On Friday, Aug. 17, Grumpy Green was busy installing a group exhibition at the East Oakland art space known as Trash Palace when they heard loud knocking at the door. As soon as they opened it, fire inspector Miguel Villanueva planted his foot in the doorway. Green said Villanueva told them the art and furniture temporarily staged in the hallway posed a life-safety risk, giving him “probable cause” to enter the building without their permission.
Green and another artist involved in the show, Daria Lourd, debated Villanueva and another official until he decided to call his supervisor. “I asked for documents, and they said they didn’t need any,” Lourd said, adding that the landlord hadn’t notified the tenants of the pending inspection. “They said we were actually on some kind of list.”
Two more officials soon arrived, as well as the space’s leaseholder, Anthony Walter, who consented to the inspection. “They came in and took pictures of everything and threatened to red-tag the place,” said Green, calling their tone accusatory. “They even stopped to take pictures of a pair of boots that had ‘all cops are bullies’ written on them.”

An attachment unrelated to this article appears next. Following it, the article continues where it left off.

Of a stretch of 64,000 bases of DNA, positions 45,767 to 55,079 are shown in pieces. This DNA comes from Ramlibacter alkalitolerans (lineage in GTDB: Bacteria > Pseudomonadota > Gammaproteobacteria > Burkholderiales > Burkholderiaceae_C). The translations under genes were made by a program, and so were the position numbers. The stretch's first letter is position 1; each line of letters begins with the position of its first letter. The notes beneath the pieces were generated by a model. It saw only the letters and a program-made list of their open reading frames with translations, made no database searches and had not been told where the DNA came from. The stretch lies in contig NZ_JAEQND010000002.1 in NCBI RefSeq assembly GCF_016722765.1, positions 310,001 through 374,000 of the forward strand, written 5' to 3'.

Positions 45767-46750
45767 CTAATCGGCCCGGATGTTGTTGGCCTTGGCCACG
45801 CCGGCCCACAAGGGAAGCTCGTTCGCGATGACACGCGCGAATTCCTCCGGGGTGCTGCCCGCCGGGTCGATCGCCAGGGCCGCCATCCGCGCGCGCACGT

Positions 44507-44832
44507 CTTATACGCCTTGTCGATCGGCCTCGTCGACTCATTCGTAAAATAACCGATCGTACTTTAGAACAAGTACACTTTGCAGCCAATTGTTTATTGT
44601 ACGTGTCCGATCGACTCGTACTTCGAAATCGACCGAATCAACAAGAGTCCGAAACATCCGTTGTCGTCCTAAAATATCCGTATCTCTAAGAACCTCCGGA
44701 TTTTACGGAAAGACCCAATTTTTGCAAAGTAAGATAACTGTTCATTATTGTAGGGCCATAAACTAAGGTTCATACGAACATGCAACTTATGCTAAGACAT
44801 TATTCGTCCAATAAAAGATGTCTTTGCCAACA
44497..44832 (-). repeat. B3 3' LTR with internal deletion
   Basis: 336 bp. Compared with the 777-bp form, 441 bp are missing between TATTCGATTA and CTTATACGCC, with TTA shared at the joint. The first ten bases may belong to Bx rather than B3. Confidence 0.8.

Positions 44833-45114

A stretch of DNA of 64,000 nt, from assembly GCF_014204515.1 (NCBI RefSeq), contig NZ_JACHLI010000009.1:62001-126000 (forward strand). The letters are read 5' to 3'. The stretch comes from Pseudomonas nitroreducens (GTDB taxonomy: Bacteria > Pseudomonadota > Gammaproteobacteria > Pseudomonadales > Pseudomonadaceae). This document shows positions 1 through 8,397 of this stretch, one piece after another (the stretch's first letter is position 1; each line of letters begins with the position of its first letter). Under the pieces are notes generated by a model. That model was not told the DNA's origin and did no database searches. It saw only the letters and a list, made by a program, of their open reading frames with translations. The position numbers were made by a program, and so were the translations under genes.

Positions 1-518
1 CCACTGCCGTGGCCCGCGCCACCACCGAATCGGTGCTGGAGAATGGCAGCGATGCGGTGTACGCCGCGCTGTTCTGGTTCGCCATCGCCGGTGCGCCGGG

Villanueva, who didn’t respond to an interview request, left the tenants with a two-page report, reviewed by KQED, listing “deficiencies” related to fire extinguishers, carbon monoxide detectors, exposed electrical fixtures, and “housekeeping,” as well as orders to change the building’s “use or occupancy,” writing that it’s “not permitted for assembly.”
Billed Are You Comfortable?, the art show Green had been setting up before the inspection originally featured 16 artists “exploring queer sanctuary,” according to its flyer. The visit by Villanueva, and a fear of officials or police returning during the event, inspired the organizers to relocate the show, and they spread word of a “renegade location” to be announced the next afternoon. On Saturday at 5pm, they shared a map with a line leading from Grand Avenue to the Lake Merritt bandstand.